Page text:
Please join us for “Musically Speaking” with DJ Soul Sister - A weekly series of music-themed movies and documentaries, curated and hosted by DJ Soul Sister, and co-presented by Charitable Film Network, Press Street, Mimi’s in the Marigny, and WWOZ. FREE Admission! Cash bar, featuring drink specials. Tapas menu served. For more information, contact firstname.lastname@example.org.
Please Note NEW TIME AND LOCATION for November: 6:00 p.m. Sundays at Mimi’s in the Marigny (upstairs) – 2601 Royal St. New Orleans.
Sunday, November 4th
THE NIGHT JAMES BROWN SAVED BOSTON by David Leaf
April 5, 1968, one night after the assassination of Martin Luther King, Jr., America’s inner cities began going up in flames. There is already violence in Boston’s heavily-black Roxbury neighborhood, and word on the street is that it’s about to get a lot worse. Mayor Kevin White is trying to keep the fragile peace and one reported idea was to cancel that day’s biggest gathering – a long-scheduled James Brown concert at Boston Garden. But a call from one of Boston’s most influential R&B DJs points out the danger of that decision. And so, faced with the grim reality of making the wrong decision, the mayor and his team turn it around. Rather than cancel the show, they ask “Is there something James Brown can do to help?” (2008, 175 minutes)
Sunday, November 11th
THE UPSETTER: THE LIFE & MUSIC OF LEE SCRATCH PERRY by Ethan Higbee & Adam Bhala Lough
This documentary, about one of the most fascinating and influential artists of our times, probes into Perry’s mysterious youth in Jamaica, as well as the notorious events of his peak production years in Kingston, in which Scratch mentored a young Bob Marley, created the sound of Reggae as we now know it, pioneered a new genre of music he called Dub, invented what was to become the remix and produced international hit songs for artists from Junior Murvin to The Congos to Paul McCartney to The Clash — all while working out of the infamous Black Ark Studio, a shack that he built with his hands then later burned to the ground in a fit of drug addled rage. (2008, 95 minutes)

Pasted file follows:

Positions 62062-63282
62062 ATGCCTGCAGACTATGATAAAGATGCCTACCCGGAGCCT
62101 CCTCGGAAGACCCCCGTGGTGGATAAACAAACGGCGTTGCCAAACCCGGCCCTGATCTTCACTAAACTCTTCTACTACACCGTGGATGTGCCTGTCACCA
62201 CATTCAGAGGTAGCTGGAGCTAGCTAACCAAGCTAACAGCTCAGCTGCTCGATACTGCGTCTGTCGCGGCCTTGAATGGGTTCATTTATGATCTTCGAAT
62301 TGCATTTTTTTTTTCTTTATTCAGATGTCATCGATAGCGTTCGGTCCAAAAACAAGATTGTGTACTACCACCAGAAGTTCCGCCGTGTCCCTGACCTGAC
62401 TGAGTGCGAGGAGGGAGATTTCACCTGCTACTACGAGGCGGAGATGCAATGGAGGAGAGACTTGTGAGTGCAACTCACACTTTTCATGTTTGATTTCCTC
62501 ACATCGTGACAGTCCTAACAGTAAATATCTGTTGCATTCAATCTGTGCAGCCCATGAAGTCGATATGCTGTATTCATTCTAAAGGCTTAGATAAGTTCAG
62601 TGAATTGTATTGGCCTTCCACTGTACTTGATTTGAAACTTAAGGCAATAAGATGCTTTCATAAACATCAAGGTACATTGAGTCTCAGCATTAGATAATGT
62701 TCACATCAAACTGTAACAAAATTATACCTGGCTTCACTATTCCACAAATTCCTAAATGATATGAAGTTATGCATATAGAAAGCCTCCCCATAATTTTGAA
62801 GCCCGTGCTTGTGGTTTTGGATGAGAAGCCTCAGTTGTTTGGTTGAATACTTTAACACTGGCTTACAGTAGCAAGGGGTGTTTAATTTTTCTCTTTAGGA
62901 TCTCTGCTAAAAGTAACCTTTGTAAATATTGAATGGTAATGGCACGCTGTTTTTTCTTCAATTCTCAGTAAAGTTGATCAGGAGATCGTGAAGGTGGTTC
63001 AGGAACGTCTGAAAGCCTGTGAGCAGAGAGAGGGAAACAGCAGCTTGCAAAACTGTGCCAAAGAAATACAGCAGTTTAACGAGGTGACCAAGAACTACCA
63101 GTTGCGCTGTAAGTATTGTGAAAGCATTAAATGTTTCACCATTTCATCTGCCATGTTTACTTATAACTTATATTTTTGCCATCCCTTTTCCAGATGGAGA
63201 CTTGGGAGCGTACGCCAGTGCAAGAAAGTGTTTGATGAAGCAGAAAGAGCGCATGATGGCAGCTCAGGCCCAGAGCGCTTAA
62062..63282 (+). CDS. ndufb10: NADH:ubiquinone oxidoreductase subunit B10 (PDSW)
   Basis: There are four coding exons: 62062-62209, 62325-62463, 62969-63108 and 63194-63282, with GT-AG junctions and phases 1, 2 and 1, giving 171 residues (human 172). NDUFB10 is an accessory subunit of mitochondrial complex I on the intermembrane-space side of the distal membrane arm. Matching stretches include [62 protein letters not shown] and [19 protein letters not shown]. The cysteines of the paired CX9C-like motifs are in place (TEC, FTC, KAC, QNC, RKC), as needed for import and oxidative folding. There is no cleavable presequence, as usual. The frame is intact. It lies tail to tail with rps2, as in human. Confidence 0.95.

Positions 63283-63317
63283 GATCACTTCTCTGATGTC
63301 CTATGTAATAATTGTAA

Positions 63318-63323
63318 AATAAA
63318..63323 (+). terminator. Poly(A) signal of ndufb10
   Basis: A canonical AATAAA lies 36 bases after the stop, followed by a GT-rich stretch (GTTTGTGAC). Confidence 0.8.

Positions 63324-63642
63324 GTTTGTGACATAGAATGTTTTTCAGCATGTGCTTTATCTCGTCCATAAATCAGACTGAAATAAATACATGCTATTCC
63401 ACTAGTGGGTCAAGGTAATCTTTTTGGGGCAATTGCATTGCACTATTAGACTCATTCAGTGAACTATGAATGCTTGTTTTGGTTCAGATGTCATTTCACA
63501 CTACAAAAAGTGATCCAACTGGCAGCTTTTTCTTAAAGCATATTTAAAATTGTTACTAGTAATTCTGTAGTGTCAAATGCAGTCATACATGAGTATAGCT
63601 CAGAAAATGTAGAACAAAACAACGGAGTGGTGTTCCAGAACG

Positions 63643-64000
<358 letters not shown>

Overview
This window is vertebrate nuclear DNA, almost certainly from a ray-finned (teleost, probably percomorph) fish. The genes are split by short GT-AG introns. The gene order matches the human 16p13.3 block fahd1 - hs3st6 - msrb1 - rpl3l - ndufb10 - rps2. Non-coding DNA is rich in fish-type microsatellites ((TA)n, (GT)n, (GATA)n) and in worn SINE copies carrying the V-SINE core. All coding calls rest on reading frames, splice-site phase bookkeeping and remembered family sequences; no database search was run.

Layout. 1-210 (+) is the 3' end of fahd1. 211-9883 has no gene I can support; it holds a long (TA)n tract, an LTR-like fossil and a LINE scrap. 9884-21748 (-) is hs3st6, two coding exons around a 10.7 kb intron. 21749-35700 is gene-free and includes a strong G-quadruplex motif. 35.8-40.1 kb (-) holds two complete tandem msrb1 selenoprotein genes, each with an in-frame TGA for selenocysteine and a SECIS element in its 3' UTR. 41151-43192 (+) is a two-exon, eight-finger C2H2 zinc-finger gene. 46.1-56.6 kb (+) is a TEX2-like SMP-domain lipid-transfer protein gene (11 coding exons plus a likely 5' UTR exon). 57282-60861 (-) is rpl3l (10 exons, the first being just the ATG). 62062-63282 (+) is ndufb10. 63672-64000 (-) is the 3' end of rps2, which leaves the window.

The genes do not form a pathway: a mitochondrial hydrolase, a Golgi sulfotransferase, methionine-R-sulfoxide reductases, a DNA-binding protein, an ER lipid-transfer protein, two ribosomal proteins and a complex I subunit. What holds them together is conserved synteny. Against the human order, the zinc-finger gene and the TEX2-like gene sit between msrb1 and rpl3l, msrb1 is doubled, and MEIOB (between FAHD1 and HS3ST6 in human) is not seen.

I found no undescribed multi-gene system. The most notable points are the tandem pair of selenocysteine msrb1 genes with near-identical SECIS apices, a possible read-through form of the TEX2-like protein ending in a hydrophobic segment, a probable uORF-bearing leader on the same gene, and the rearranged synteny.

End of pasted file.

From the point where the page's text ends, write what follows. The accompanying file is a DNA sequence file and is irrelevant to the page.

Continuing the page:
Sunday, November 18th — A special Hip Hop History Month Double-Feature edition of “Musically Speaking”
BIG FUN IN THE BIG TOWN by Bram van Splunteren
In 1986, during a weeklong trip to New York, Dutch filmmaker Bram Van Splunteren had a mission: to document the phenomenon of a subculture hardly heard of across the pond in Europe: hip-hop. With several phone numbers and a camera crew in tow, Splunteren traversed the city’s five boroughs in search of examples of the then-burgeoning genre. He landed priceless interviews with some of today’s legendary rap pioneers in the early part of their careers. Featuring Featuring: Mr. Magic, Marley Marl, Grandmaster Flash, Run-DMC and Jam Master Jay, LL Cool J, Biz Markie, Roxanne Shante, Russell Simmons, MC Shan, Schoolly-D, Doug E. Fresh & the Get Fresh Crew, the Last Poets, and more. (1986, 41 minutes)
A film about Graffiti Rock, the hip hop TV show which only received one pilot episode in a few New York markets, but featured live performances by Run DMC, Kool Moe Dee and Special K of the Treacherous Three, the New York City Breakers, DJ Jazzy Jay, Fab 5 Freddy, and more. (1984, 23 minutes)
Sunday, November 25th
LADIES & GENTLEMEN, THE FABULOUS STAINS by Lou Adler
This film, which has enjoyed a popular cult following since its limited run on the Art-House circuit in the mid-1980s, is about three teenage girls, played by Diane Lane, Laura Dern and Marin Kanter, who start a punk band. The Stains score the opening slot on a cross-country tour with aging metal act The Metal Corpses (led by Fee Waybill of The Tubes) and British punk rockers The Looters (real-life punk pioneers Paul Simonon from The Clash and Steve Jones and Paul Cook of the Sex Pistols), but their meteoric rise (and equally lightening-quick fall) owes more to TV exposure than to talent. The film was frequently referenced by fans like Courtney Love and notable participants in the riot grrrl movement of the 1990s, which helped to generate further interest in this otherwise forgotten punk relic. (1982, 88 minutes)